Tax Compliance and Enforcement in the Pampas: Evidence from a Field Experiment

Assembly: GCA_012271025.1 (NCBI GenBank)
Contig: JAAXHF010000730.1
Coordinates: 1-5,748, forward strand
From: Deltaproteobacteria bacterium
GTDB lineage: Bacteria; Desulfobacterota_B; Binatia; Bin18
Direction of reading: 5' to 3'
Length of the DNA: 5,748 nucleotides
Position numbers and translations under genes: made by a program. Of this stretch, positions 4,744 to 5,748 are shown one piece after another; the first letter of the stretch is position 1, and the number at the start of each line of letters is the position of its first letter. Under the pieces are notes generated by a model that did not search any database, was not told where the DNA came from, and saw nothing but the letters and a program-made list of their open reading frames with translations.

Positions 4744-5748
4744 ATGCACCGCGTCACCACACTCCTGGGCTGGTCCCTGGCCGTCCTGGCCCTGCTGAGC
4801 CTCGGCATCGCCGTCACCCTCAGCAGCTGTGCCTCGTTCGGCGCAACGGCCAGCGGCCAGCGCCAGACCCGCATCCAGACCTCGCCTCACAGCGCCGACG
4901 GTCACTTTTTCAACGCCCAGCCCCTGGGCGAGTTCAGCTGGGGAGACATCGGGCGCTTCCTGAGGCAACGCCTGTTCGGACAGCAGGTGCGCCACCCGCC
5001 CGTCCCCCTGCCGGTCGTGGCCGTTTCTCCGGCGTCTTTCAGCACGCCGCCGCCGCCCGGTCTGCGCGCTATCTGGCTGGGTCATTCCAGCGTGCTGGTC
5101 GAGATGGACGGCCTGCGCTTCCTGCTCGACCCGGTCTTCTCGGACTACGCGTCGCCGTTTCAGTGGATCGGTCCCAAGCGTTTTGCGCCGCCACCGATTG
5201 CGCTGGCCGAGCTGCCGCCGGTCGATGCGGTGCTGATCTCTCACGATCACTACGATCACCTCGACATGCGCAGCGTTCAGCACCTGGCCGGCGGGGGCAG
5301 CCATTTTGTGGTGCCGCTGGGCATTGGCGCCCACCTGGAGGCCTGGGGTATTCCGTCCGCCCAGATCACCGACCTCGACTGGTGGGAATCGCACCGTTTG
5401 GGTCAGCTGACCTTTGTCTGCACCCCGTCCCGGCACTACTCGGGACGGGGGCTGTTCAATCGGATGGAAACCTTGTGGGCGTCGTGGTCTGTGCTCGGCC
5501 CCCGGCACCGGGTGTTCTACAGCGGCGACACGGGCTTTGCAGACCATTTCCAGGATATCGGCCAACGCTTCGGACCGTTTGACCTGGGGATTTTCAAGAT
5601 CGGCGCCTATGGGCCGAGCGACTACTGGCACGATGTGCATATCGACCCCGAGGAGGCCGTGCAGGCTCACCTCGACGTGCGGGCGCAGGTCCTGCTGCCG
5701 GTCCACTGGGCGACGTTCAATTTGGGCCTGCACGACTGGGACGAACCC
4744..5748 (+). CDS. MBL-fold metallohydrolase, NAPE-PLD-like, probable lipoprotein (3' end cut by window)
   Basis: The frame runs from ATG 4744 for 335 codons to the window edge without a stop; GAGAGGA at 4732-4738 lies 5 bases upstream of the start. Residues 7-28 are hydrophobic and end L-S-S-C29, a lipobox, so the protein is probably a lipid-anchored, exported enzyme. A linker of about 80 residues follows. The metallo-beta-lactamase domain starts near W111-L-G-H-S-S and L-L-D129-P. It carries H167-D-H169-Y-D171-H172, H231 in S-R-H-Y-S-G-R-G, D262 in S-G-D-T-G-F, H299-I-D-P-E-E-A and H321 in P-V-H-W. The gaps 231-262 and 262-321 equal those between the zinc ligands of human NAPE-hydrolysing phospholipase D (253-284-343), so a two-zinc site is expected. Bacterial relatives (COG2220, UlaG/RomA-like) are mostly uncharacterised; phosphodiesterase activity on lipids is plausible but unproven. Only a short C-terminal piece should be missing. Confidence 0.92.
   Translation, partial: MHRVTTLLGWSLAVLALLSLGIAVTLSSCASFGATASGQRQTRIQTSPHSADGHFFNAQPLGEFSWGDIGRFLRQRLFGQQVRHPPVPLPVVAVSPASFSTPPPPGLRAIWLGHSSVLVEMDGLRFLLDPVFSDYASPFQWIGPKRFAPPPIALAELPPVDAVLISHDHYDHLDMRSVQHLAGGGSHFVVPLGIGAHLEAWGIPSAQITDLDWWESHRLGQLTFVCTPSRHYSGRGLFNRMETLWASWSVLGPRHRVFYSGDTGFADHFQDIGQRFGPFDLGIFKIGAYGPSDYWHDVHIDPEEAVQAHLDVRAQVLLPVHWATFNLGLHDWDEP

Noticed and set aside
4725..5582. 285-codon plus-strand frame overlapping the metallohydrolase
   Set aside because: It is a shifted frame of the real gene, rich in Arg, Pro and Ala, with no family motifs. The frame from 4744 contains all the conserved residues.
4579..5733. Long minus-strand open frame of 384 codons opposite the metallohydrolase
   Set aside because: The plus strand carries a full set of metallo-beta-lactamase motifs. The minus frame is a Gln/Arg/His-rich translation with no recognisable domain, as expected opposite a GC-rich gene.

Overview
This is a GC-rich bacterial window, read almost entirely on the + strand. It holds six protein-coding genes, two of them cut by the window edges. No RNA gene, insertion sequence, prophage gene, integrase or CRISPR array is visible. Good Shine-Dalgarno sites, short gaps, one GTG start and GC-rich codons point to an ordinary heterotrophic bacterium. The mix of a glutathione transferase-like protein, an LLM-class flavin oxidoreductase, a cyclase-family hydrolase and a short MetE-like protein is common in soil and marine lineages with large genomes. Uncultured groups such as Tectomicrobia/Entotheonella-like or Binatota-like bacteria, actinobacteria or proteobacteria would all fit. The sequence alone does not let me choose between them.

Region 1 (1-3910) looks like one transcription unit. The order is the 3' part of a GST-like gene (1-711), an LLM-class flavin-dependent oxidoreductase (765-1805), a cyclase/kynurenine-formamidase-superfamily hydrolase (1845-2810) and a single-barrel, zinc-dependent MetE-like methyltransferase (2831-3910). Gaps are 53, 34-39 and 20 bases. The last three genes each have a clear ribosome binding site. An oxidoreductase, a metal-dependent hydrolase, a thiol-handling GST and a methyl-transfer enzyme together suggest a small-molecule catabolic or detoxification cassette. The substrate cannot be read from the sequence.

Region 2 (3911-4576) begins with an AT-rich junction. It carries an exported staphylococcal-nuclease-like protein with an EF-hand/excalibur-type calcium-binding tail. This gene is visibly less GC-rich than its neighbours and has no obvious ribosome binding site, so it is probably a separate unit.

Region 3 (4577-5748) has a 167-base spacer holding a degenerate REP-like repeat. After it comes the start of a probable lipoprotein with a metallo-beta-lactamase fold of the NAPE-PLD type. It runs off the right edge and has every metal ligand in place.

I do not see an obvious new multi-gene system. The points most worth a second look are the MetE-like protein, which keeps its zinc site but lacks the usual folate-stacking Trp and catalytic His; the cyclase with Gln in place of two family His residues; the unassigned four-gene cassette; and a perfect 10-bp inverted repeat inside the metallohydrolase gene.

Tax evasion is a pervasive problem in many countries. In particular, some developing countries do not collect even half of what they would if taxpayers complied with the written letter of the law. The academic literature has not been oblivious to the need to explain why people pay (or do not pay) taxes. However, the empirical literature has not yet reached consensus. This paper reports the results of a large field experiment that tried to affect compliance by influencing property tax taxpayers' beliefs regarding the levels of enforcement, equity, and fairness of the tax system in a municipality in Argentina. Results indicate that the most effective message was one that stated the actual fines and potential legal consequences taxpayers may face in the case of noncompliance (tax compliance increased by more than 4 percentage points). No average effects are found for the treatments designed to affect beliefs about the equity and fairness of the system. However, the evidence also points out that not every taxpayer updates his or her beliefs in the same direction, as relevant heterogeneous effects are found across the population. The evidence in this paper advances the state of knowledge and may help to reconcile some of the different results in the literature.